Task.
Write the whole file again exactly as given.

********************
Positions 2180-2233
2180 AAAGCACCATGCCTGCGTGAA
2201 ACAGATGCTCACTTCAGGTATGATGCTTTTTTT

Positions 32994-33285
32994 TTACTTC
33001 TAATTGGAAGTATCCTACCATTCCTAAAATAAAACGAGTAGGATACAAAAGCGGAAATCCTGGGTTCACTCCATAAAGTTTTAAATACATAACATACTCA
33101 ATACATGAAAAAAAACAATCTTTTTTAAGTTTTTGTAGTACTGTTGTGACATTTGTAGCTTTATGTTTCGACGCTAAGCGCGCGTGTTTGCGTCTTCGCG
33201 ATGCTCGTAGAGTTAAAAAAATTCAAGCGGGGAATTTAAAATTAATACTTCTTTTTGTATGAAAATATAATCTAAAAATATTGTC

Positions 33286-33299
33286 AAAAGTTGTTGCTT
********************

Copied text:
Positions 2180-2233
2180 AAAGCACCATGCCTGCGTGAA
2201 ACAGATGCTCACTTCAGGTATGATGCTTTTTTT

Positions 32994-33285
32994 TTACTTC
33001 TAATTGGAAGTATCCTACCATTCCTAAAATAAAACGAGTAGGATACAAAAGCGGAAATCCTGGGTTCACTCCATAAAGTTTTAAATACATAACATACTCA
33101 ATACATGAAAAAAAACAATCTTTTTTAAGTTTTTGTAGTACTGTTGTGACATTTGTAGCTTTATGTTTCGACGCTAAGCGCGCGTGTTTGCGTCTTCGCG
33201 ATGCTCGTAGAGTTAAAAAAATTCAAGCGGGGAATTTAAAATTAATACTTCTTTTTGTATGAAAATATAATCTAAAAATATTGTC

Positions 33286-33299
33286 AAAAGTTGTTGCTT